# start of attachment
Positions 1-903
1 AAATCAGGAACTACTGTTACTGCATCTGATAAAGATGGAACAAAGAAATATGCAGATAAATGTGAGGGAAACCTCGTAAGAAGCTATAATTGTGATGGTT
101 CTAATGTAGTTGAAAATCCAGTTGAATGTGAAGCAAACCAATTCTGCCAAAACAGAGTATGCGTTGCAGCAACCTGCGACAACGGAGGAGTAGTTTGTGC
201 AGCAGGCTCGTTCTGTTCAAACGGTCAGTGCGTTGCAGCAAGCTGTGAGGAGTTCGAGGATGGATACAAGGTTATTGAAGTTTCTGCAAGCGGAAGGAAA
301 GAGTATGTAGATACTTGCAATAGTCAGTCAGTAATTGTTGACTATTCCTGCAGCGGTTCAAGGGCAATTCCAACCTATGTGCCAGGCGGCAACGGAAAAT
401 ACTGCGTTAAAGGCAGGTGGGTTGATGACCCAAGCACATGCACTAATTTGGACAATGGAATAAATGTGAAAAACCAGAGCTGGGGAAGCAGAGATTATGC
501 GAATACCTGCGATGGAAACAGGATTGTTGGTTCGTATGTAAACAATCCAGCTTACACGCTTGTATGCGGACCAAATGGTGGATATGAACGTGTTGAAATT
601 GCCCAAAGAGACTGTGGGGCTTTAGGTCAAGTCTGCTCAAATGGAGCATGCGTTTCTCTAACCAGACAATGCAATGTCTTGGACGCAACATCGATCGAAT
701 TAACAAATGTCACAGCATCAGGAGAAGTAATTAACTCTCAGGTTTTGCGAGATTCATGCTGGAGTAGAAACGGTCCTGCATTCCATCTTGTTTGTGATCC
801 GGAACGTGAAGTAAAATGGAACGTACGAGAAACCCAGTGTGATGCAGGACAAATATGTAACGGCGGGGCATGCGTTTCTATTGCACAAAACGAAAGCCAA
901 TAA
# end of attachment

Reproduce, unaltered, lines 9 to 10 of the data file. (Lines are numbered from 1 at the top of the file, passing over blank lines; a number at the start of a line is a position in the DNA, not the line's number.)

701 TAACAAATGTCACAGCATCAGGAGAAGTAATTAACTCTCAGGTTTTGCGAGATTCATGCTGGAGTAGAAACGGTCCTGCATTCCATCTTGTTTGTGATCC
801 GGAACGTGAAGTAAAATGGAACGTACGAGAAACCCAGTGTGATGCAGGACAAATATGTAACGGCGGGGCATGCGTTTCTATTGCACAAAACGAAAGCCAA